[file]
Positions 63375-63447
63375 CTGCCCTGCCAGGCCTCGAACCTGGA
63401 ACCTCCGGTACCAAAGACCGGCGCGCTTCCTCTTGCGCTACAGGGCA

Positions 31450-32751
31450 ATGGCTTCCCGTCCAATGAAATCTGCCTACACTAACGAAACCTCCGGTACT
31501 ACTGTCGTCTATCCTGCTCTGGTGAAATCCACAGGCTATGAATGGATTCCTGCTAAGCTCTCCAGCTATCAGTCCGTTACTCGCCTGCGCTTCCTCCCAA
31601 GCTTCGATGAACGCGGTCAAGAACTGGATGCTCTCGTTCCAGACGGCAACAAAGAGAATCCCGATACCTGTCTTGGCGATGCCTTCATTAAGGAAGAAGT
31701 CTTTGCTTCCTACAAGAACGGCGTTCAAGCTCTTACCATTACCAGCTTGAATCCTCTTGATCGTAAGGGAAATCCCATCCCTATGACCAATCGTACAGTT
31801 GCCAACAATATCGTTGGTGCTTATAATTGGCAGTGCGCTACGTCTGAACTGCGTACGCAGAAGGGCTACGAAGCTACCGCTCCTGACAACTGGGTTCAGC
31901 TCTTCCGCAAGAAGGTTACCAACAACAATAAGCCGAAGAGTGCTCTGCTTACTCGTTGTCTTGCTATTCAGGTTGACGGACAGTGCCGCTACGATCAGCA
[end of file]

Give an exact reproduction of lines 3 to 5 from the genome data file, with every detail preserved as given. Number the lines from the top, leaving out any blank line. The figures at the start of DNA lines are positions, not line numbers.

63401 ACCTCCGGTACCAAAGACCGGCGCGCTTCCTCTTGCGCTACAGGGCA

Positions 31450-32751
31450 ATGGCTTCCCGTCCAATGAAATCTGCCTACACTAACGAAACCTCCGGTACT